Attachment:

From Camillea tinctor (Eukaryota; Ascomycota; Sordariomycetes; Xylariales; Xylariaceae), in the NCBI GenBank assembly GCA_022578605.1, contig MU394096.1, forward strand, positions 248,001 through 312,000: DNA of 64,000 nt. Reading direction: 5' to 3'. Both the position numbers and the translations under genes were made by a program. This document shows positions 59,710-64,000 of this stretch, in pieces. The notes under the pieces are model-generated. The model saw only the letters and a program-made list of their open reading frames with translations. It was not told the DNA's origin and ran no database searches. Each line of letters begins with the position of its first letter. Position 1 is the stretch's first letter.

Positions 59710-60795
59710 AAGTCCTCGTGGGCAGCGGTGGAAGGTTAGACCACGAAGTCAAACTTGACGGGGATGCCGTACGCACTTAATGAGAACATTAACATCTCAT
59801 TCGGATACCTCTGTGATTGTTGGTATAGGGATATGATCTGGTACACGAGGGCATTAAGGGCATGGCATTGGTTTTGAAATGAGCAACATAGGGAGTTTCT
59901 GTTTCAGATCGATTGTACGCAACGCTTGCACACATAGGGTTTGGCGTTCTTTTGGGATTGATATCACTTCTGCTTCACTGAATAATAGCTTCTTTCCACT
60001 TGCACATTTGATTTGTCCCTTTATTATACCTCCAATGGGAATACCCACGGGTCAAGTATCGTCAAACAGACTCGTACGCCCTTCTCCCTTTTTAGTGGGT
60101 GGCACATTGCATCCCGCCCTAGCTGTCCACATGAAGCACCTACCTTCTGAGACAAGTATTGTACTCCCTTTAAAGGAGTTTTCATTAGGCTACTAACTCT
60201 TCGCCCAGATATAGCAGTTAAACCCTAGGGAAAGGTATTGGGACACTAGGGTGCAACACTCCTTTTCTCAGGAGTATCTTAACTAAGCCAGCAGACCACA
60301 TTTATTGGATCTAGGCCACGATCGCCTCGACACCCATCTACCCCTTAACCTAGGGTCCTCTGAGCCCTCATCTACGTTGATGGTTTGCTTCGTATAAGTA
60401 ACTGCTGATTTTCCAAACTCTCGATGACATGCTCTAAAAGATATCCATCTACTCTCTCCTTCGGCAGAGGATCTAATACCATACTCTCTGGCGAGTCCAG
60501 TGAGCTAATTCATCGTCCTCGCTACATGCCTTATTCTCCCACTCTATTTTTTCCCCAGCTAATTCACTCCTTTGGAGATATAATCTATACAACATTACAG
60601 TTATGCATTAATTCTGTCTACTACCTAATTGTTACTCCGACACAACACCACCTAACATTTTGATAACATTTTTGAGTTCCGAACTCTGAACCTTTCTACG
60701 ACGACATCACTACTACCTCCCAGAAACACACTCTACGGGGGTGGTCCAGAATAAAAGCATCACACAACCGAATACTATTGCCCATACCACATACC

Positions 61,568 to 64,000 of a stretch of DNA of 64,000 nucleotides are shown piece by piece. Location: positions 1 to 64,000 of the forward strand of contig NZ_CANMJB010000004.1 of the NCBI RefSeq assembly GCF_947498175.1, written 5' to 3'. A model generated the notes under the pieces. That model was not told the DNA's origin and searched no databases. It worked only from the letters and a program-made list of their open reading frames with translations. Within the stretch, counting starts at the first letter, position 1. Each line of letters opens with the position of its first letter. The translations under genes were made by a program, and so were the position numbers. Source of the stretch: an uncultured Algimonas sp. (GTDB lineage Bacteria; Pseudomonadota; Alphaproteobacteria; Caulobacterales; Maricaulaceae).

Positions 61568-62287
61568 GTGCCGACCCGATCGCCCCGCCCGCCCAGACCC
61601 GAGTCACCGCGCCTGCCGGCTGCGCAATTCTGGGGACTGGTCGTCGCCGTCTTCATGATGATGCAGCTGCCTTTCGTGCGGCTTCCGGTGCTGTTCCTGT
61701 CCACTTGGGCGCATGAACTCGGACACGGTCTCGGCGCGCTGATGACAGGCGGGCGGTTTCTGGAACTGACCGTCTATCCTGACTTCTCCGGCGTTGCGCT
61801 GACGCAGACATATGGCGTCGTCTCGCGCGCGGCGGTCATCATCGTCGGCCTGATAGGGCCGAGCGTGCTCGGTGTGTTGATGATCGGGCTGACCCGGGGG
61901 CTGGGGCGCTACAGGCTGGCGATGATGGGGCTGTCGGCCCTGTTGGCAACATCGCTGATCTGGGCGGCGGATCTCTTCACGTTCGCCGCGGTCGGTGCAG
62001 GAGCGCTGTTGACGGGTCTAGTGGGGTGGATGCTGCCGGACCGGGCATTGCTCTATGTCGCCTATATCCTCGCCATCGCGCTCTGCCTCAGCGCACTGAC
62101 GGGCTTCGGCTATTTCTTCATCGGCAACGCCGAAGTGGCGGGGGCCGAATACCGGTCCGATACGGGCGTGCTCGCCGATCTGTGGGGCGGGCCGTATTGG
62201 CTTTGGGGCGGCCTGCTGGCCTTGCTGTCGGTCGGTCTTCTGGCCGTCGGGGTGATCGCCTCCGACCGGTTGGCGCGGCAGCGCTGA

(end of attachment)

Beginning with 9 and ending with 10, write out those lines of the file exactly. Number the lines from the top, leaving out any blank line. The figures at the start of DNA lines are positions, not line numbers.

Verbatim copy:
60301 TTTATTGGATCTAGGCCACGATCGCCTCGACACCCATCTACCCCTTAACCTAGGGTCCTCTGAGCCCTCATCTACGTTGATGGTTTGCTTCGTATAAGTA
60401 ACTGCTGATTTTCCAAACTCTCGATGACATGCTCTAAAAGATATCCATCTACTCTCTCCTTCGGCAGAGGATCTAATACCATACTCTCTGGCGAGTCCAG